President Remengesau in Dialogue. (c) Hayes Baxter, Oceanic Society

“I had to make the economic argument. I had to translate the value of conservation into dollar signs,” explained President Remengesau of his campaign to create Palau’s large-scale marine protected area spanning approximately 237,850 sq miles. “So for sharks, we had to come out and say research and studies show that one shark is worth 1.9 million dollars over a 60 to 70 year life span. And a dead shark for a shark fin soup makes a couple of hundred dollars. This is grassroots information that is important for the stakeholders. Because they may not understand the scientific data and the interpretation of it.”

Sylvia Earle and President Tommy Remengasu Jr. Diving. (c) Kip Evans, Mission Blue

As the discussion drew to a close, in true form, Dr. Sylvia Earle invited President Remengesau and the others for a dive to go visit the “president’s aquatic constituents”, as she put it. After a quick zip on the chase boat through German Channel, suiting up and splashing in, Dr. Earle and President Remengesau were in the deep making new friends. 

Read more on President Remengesau’s radical approach to leadership and ocean conservation on our second expedition blog, The Blue Ocean President

No Stone Left Unturned: Patrolling and Protecting Palau’s Waters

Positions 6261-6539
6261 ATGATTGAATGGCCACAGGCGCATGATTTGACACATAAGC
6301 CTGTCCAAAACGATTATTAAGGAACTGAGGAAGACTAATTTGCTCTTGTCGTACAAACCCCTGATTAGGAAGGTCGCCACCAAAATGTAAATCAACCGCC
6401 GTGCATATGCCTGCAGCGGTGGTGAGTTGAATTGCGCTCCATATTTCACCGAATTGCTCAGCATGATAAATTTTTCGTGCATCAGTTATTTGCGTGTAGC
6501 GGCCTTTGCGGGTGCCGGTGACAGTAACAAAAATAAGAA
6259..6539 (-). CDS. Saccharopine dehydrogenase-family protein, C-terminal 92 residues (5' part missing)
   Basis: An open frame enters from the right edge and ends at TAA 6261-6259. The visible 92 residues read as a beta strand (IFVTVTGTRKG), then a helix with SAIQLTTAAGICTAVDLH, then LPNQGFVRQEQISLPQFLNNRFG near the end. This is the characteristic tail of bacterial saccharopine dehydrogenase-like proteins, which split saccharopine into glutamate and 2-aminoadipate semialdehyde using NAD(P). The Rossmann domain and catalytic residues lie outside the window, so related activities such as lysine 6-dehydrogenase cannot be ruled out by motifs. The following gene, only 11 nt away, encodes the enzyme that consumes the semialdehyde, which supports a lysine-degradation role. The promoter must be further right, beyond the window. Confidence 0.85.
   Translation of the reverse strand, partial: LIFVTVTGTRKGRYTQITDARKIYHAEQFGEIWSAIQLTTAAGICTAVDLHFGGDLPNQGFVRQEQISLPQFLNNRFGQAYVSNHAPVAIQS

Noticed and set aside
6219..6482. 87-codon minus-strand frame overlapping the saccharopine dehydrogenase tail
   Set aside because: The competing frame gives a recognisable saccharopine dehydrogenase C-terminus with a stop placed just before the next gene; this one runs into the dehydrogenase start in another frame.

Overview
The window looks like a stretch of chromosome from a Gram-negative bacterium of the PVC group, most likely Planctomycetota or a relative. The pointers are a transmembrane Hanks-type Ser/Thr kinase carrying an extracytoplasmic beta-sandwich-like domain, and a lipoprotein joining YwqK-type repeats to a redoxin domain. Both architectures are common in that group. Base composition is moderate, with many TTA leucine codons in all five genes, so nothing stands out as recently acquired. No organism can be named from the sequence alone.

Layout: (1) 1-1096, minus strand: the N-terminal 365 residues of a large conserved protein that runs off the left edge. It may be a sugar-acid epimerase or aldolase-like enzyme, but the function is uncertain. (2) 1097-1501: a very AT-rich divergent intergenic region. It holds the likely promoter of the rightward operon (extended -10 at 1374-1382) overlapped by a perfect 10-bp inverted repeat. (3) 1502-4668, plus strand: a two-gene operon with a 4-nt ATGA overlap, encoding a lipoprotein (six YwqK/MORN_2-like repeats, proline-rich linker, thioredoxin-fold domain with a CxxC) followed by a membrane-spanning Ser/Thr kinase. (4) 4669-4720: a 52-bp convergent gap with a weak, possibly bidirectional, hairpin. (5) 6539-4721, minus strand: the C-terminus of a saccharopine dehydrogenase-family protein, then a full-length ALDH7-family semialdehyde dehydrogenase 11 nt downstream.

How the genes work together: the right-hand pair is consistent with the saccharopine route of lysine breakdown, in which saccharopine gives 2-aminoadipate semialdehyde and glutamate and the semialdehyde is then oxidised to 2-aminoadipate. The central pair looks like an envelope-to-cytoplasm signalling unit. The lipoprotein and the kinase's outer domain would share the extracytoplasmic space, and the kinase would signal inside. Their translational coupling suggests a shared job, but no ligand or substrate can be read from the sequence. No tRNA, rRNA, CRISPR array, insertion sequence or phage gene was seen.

Hawksbill seaturtle (c) Kip Evans, Mission Blue

The waters surrounding the islands that make up Palau are known for being among the healthiest on Earth, boasting a rich biodiversity unparalleled by nearly anywhere else. The Republic of Palau and President Tommy Remengesau Jr. deserve a standing ovation for protecting so much of their waters as a no-take zone. But what about the parts that are fished? And what about the Palauans who have relied — and continue to rely — on the ocean for sustenance and income? How does one strike a balance so that all marine life including humans thrive for generations?

“We started by working with communities in the establishment of marine protected areas and building their capacity to manage them,” Steven Victor, the Micronesia Conservation Planner at TNC told us. “But eight years ago, we recognized that, while Palau has enhanced its efforts in marine protected areas, fisheries resources were continuing to decline. So we decided to focus on enhancing and improving management of coastal fisheries in conjunction with the marine protected areas. A lot of the effort is about integrating fisheries management with Palau’s protected areas network.”

Ngerechelong Rangers conduct daily patrol to check fishing permits and boat registries, and to ensure no one enters the MPA network. They also check the amount of catch on the boats to prevent overharvesting; fishermen can only have 100 pounds a day.

Learn more about Palau’s approach to MPA reinforcement in our third and final expedition blog post, All Hands On Deck: Protecting Biodiversity in Palau.

The Wondrous Jellyfish Lake

Watch as Dr. Sylvia Earle dives in the Jellyfish Lake, where thousands of stingless jellyfish bop around in isolated serenity. This body of water is one of the only places on Earth where this species can be found – an ethereal wonder that perfectly encapsulates the marvel that is the nation of Palau.